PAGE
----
More than $2 billion in discretionary funding allocated to the Cybersecurity Infrastructure and Infrastructure Agency (CISA) is line-itemed in President Biden’s FY 2022 proposed budget request sent to Congress.
The $1.52 trillion budget outline, which in actuality serves only as a White House wish list, includes $52 billion for the Department of Homeland Security (DHS), CISA’s umbrella agency. Inasmuch as each bill needs to pass Congress before becoming official and considering the small majority held by Democrats, it’s improbable that Biden’s budget will make it through both chambers intact.
The CISA discretionary request amounts to a $110 million increase from the 2021 enacted level. Additional provisions in the FY 2022 discretionary budget proposal include:
- $20 million for a Cyber Response and Recovery Fund.
- $500 million for the Technology Modernization Fund.
- $750 million for IT enhancements to federal agencies.
- $128 million to expand scientific and technological research at the National Institute of Standards and Technology.
“This funding would allow CISA to enhance its cybersecurity tools, hire highly qualified experts, and obtain support services to protect and defend Federal information technology systems,” the President’s Discretionary Funding Request reads.
The administration’s budget proposal comes hard on the heels of the two largest cybersecurity breaks in the nation’s history, the Russian backed SolarWinds hack and the China sponsored attack on Microsoft’s Exchange Server platform, with the former drawing mention in the budget proposal. "The COVID-19 pandemic and the significant cyber incident impacting agencies through products such as SolarWinds continue to highlight the urgent need to modernize federal technology, with particular emphasis on mission essential systems and citizen-facing digital services," said Shalanda Young, the acting director of the Office of Management and Budget, in a letter to Congress introducing the budget request.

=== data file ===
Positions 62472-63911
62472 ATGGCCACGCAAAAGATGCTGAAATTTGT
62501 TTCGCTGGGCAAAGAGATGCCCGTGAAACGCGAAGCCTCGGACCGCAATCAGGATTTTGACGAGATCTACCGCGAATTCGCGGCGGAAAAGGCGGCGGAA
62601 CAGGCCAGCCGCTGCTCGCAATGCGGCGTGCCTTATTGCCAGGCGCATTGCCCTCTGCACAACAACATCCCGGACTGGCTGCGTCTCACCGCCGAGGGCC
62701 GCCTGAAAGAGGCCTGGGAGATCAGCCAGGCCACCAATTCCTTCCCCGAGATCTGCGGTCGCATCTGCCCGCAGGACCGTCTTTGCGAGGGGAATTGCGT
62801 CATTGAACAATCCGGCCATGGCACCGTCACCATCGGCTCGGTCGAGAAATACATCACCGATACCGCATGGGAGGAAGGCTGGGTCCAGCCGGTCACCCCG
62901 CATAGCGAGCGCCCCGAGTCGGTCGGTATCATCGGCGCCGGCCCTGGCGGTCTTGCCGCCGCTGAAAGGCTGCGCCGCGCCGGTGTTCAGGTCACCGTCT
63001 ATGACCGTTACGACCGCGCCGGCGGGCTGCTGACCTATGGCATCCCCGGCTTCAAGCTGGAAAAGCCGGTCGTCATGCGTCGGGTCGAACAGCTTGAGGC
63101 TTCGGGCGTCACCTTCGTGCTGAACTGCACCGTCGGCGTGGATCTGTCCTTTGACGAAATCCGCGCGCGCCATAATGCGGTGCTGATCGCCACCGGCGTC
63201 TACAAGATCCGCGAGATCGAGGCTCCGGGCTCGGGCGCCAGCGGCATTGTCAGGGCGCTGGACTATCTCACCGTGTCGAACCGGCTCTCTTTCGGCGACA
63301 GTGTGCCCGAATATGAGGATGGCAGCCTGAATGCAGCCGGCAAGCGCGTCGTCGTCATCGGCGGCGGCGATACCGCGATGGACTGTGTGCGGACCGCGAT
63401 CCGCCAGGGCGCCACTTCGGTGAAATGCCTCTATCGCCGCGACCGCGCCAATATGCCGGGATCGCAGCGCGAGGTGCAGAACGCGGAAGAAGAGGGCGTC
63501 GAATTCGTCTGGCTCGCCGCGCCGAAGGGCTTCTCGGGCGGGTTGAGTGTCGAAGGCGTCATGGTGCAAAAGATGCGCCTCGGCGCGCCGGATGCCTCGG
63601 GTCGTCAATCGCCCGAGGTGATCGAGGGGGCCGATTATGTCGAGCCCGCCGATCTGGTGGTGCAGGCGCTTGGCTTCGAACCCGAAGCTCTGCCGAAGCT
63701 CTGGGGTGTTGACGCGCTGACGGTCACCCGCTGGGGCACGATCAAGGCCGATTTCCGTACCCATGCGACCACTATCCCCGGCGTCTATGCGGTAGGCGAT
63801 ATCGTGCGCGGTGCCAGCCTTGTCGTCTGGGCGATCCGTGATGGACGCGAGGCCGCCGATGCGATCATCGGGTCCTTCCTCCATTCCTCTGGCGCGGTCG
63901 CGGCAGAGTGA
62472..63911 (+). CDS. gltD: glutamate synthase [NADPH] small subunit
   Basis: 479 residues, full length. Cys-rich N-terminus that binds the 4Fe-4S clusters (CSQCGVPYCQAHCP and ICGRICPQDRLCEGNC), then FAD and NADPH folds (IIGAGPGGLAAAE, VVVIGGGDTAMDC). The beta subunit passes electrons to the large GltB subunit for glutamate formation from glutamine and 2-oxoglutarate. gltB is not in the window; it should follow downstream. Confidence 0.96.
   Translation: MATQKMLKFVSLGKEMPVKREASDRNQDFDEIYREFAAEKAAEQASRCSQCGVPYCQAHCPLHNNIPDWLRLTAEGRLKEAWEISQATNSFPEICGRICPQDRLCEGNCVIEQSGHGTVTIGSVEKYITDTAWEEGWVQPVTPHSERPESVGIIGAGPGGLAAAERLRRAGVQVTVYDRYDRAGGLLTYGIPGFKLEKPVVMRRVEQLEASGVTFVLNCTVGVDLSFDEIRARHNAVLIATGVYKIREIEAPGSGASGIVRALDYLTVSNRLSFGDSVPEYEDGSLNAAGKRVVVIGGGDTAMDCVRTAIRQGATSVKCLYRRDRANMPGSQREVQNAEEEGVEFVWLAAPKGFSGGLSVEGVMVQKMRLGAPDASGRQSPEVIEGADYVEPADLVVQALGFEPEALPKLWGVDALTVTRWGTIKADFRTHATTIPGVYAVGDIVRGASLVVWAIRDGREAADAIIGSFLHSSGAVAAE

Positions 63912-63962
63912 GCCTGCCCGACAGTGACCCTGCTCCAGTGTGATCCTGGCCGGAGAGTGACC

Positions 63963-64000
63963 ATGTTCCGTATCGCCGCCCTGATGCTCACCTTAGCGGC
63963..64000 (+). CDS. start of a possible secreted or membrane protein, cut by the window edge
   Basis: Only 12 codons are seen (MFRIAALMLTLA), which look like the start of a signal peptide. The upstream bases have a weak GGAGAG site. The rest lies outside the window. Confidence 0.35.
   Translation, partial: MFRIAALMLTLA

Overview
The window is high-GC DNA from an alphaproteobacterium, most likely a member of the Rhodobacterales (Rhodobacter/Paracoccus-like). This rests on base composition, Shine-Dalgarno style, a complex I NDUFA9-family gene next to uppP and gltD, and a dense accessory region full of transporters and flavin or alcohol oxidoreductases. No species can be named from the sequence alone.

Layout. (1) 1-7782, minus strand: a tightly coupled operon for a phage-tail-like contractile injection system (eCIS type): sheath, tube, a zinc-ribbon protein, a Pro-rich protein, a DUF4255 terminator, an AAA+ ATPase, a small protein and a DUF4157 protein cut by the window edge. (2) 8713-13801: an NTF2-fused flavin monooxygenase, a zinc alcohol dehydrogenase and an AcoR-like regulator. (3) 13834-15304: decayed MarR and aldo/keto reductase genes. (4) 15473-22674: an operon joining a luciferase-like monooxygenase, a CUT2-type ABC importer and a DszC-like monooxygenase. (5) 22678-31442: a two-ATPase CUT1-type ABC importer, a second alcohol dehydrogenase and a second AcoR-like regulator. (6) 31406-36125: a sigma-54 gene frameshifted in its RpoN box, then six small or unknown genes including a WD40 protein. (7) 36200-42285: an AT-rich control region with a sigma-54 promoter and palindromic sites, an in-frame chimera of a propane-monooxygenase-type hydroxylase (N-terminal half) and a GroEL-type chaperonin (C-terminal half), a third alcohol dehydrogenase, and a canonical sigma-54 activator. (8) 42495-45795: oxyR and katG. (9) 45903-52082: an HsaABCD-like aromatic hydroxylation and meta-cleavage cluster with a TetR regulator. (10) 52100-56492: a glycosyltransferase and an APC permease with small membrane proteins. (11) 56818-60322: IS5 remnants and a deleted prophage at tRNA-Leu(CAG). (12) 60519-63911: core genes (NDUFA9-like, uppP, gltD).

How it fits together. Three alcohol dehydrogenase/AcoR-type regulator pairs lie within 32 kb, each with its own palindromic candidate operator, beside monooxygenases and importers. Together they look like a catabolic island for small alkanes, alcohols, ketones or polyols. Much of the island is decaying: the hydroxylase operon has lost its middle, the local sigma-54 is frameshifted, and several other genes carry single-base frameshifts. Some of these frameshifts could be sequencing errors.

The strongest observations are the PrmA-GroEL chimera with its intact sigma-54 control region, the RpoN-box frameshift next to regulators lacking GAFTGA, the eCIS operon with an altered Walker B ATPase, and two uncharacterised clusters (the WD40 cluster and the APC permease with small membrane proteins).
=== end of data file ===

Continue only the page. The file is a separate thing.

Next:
As expected, Biden's blueprint drew reaction both from Congress and security providers. Rep. Jim Langevin, (D-RI), the co-chair of the Congressional Cybersecurity Caucus, praised the additional funding for CISA but called for more. "While I believe the $110 million increase for CISA is a good start, I think we can be even bolder in our vision for the nation’s premiere cybersecurity agency,” he said. (via Bank Info Security)
And, Joseph Neumann, cyber executive adviser at the security firm Coalfire and a former network operation officer in the U.S. Army, said the proposed amount falls short of what's needed to help CISA on federal security issues. "CISA would benefit more from wider reforms of federal information security to centralize security and responsibilities under one organization," he said. "Until centralization and consolidations occur, no matter how much additional $110-million-dollar asks CISA does, it is like throwing cups of water on a raging forest fire." (via Bank Info Security)
Cybersecurity takes a backseat in President Biden’s proposed $2.25 trillion infrastructure package, which is unlikely to garner bipartisan support, with no money allocated to defend the country from cyber attacks on critical infrastructure targets. Biden reportedly will soon issue an executive order said to include about a dozen actions to improve federal cybersecurity.